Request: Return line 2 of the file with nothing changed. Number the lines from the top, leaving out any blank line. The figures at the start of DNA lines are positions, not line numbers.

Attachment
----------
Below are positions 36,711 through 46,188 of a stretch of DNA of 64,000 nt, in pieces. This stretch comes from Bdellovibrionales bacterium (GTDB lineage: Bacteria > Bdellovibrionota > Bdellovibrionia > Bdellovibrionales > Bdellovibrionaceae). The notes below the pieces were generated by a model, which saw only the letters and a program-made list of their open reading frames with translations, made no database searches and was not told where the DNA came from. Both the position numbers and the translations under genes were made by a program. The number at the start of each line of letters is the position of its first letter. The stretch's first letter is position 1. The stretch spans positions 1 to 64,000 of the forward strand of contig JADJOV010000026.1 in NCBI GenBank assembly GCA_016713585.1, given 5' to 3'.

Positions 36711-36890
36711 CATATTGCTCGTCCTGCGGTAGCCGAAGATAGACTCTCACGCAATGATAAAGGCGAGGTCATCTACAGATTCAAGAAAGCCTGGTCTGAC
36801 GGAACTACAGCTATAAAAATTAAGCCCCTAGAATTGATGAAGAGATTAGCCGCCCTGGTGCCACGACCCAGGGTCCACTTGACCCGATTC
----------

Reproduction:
Positions 36711-36890